Definition of putative
1 : commonly accepted or supposed
2 : assumed to exist or to have existed
Examples of putative in a sentence
This has always been a nation willing to sell out its past for putative progress. —Anna Quindlen, Newsweek, 3 June 2002
The putative champions of liberty took up the cry of dissent only after it had become profitable and safe … —Lewis H. Lapham, Harper's, June 2000
Back in Hollywood in a few weeks, I was discouraged to find yet another putative director wandering about in the Cowan offices, also unpaid. —Arthur Miller, Timebends, 1987
<the putative reason for her dismissal was poor job performance>
Did You Know?
There's no need to make assumptions about the root behind putative; scholars are quite certain the word comes from Latin putatus, the past participle of the verb putare, which means "to consider" or "to think." Putative has been part of English since the 15th century, and it often shows up in legal contexts. For instance, a "putative marriage" is one that is believed to be legal by at least one of the parties involved. When that trusting person finds out that his or her marriage is not sanctioned by law, other putare derivatives, such as dispute, disreputable, reputed, imputation, and deputy, may come into play.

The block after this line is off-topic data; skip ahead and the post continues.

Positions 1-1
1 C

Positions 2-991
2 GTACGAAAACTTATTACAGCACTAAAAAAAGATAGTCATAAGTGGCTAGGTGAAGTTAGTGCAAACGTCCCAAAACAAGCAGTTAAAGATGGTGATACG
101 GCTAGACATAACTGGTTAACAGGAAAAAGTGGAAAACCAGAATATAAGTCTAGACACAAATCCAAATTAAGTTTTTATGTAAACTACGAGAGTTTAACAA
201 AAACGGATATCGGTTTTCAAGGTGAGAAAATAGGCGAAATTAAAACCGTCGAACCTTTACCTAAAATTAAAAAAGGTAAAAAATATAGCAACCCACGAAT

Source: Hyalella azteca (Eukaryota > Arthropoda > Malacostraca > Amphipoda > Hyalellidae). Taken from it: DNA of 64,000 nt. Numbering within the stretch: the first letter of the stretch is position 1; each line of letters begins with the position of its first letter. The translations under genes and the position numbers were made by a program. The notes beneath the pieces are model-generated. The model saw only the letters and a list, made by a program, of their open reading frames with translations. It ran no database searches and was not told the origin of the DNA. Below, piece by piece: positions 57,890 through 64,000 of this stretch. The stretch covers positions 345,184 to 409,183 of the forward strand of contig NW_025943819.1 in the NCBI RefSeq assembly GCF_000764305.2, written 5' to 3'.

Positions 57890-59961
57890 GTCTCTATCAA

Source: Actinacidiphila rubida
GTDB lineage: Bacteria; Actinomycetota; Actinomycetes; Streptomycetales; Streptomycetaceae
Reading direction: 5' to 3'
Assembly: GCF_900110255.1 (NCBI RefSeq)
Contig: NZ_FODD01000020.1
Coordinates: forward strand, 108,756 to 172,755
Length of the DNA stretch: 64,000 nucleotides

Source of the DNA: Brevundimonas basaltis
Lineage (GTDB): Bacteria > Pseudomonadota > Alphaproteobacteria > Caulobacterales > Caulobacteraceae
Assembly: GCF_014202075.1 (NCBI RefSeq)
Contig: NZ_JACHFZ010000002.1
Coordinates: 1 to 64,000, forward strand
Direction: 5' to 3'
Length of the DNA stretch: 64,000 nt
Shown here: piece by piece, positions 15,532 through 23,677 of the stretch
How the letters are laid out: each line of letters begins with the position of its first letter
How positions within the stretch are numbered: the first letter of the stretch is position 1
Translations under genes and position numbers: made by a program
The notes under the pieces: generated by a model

Origin and Etymology of putative
Middle English, from Late Latin putativus, from Latin putatus, past participle of putare to think
First Known Use: 15th century
PUTATIVE Defined for English Language Learners
Definition of putative for English Language Learners
: generally believed to be something
Legal Definition of putative
: thought, assumed, or alleged to be such or to exist <the child's putative father> <ignorantly entered into a putative marriage before the divorce from a previous spouse was final>
Seen and Heard
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